The first step

On April 16, 2013, I weighed 198 pounds at my endocrinologist appointment. I don't remember necessarily crying about it, but I do remember being pretty depressed the rest of the day. It had been five months since Rich's surgery and while he was trying to put back on weight, I apparently was playing along for moral support. I was the heaviest I had been in my adult life and I decided to do something about it. I started using MyFitnessPal on my phone to track food. I used a BodyMedia armband to track all my exercise. It was incredibly slow going. Today I weigh approximately 176 pounds. Given the adjustment for clothing, I have lost exactly 20 pounds in one year. Fascinatingly, I am still basically in the same clothes but they fit differently (not necessarily better). I've gone down one jeans size, depending on the brand, and one cup size. Apparently boobs are heavy.

Over the last few months I've stopped tracking food. I've been coasting for a bit (thank you, F U February) and relaxing. I don't weigh myself that often and I don't put a ton of value in the number I read.

My goals have shifted. I have been going to the gym and lifting weights. Who would have thought that counting to 10, resting 30 seconds and then counting to 10 again could be so fun? I'm learning the difference in an incline press (which is my nemesis) and a reverse fly (which should be called the "how to hold a rapier for 15 minutes straight machine"). I'm having fun. But it hasn't been quite the challenge I wanted.

We walked 8K in March and I was pleased that it didn't wear me out at all. I can barely run a 5K, but I am miserably slow. Running is harder for me because of the cardio. I get scared that I'm going to go low. All the symptoms for low blood sugar are too similar to the same symptoms of just exercising in general (shortness of breath, sweating, rapid heart rate, feeling woozy). I tried running at the gym a few weeks ago but I had to stop because my blood sugar was 40. It's frustrating on so many levels because my muscles could have kept going and my heart could have kept going but my everything else was falling apart.

I want to figure out how to run. I understand the mechanics. I have a training schedule. More specifically, I want to figure out how to run with diabetes, and that is a bit more complicated. Peer pressure and whimsy made me sign up for the Crawlin' Crab 5K in October. Several of my friends are running in it and I can easily cover that much ground.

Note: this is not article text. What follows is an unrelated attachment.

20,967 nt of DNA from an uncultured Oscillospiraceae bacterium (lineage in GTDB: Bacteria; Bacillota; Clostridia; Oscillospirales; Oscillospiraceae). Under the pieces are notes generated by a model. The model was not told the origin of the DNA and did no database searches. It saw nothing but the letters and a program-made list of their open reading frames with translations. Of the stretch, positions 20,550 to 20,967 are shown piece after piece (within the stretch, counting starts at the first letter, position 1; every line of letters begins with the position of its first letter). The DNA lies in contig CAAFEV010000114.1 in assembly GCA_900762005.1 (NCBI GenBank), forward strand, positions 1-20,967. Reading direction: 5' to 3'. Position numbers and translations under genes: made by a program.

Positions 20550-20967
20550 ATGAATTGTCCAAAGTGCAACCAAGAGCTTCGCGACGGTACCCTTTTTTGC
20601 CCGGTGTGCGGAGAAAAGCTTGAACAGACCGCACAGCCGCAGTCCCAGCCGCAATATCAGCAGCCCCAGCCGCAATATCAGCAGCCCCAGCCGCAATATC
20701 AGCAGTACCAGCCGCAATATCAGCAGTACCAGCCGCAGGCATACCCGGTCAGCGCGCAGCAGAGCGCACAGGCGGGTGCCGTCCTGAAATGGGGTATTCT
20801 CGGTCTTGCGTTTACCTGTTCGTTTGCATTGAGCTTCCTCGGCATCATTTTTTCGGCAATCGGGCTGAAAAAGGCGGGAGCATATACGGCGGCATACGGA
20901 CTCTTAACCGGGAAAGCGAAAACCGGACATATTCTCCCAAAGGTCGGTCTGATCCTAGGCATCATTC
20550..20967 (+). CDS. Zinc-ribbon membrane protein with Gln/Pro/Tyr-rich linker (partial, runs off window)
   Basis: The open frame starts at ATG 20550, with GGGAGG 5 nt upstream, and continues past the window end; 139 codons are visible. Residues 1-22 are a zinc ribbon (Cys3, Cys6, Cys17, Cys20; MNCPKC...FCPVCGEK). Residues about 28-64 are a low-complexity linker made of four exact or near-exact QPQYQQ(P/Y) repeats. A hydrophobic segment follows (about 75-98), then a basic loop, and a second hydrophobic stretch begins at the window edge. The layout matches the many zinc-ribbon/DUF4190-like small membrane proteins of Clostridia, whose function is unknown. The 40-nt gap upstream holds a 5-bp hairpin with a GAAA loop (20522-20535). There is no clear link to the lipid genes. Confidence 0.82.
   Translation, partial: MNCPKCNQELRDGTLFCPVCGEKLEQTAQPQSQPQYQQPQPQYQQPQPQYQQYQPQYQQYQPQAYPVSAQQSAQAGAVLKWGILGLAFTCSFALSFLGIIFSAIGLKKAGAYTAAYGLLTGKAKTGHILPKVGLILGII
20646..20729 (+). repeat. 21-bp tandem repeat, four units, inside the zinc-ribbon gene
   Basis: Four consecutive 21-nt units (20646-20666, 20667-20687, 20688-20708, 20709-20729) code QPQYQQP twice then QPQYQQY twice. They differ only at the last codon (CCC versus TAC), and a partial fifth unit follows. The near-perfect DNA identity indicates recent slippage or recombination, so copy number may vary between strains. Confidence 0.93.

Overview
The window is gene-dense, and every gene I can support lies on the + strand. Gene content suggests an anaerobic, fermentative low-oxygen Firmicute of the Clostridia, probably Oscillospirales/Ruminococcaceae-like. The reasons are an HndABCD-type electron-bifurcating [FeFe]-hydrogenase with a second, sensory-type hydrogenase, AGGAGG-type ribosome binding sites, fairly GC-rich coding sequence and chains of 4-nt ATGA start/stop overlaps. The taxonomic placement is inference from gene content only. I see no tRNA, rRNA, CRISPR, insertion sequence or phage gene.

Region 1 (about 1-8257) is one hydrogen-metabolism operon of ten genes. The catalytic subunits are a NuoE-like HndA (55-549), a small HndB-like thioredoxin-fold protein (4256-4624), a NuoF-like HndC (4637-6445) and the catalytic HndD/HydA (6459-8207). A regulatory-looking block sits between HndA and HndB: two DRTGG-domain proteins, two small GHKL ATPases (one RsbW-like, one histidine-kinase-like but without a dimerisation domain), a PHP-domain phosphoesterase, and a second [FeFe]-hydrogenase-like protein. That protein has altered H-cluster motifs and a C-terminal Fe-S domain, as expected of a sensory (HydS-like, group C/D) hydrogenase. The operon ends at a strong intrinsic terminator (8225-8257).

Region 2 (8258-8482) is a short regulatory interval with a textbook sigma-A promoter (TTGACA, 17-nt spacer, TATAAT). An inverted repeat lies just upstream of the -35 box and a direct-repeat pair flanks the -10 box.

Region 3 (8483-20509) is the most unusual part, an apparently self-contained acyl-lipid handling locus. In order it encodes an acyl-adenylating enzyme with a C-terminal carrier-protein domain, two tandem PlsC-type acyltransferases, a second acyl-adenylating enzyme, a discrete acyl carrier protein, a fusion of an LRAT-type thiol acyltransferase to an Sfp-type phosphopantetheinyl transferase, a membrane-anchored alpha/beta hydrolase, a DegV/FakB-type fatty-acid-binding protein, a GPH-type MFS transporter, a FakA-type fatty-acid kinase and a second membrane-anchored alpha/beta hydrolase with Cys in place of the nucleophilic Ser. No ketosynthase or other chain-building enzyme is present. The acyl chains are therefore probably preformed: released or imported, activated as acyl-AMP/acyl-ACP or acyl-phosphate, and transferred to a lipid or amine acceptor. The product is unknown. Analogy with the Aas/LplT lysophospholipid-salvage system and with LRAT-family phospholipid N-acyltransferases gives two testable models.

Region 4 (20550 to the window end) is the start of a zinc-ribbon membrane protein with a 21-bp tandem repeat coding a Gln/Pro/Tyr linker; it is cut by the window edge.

But today I signed up for the Crawlin' Crab Half Marathon. I'm actually signed up for both, so technically I'm taking the "Shell Yeah Challenge" over two days. As I told my parents the other night, I signed up for a three hour math problem. The running is not concerning me nearly as much as the blood sugar management. Even the training part is intimidating.

I'd rather not run on the treadmill because wow boring. But there's something to be said for being 20 feet from a fridge full of juice if I go low versus miles from home. I think my plan is to map out my run, let Rich track me via Find My Friends (AKA stalk my spouse), and be able to call home if I get stuck. I wish I could just throw on shoes and a high impact sports bra and hit the road, but my life takes a bit more preparation.

For those curious or interested in following along, I'm using the Hal Higdon Novice 1 Training Program. Since I have 25 weeks until the race, I'm doubling up each week to give me time to adjust and not freak out. I'm using MapMyRun on my phone to pick out routes and track my progress.

Yesterday was my first day and I worked on stretching. I chose the Injury Prevention session on and it was perfect. Today is my first three mile run and I am a little nervous. I am even more nervous about my four mile run on Sunday, as that will be the furthest I have ever run in my life. I also will be doing it in Richmond for Easter which is not nearly as flat as Ocean View.

I'm worried that I will suck at this. I'm worried that it will be too hard. Not the running, mind you. The math. How many raisins do I need to eat and how often on each run to keep my blood sugar stable? What should my sugar be when I start and when I stop?

This may be the only thing in my life so far that I've felt like diabetes made harder. Pregnancy was annoying but not that bad. Traveling, working, and every day issues don't bother me. But this is the first time I've paused before trying something. Which is why I'm writing today. If I write it down it has to happen. I am equal parts nervous and excited. Wish me luck!

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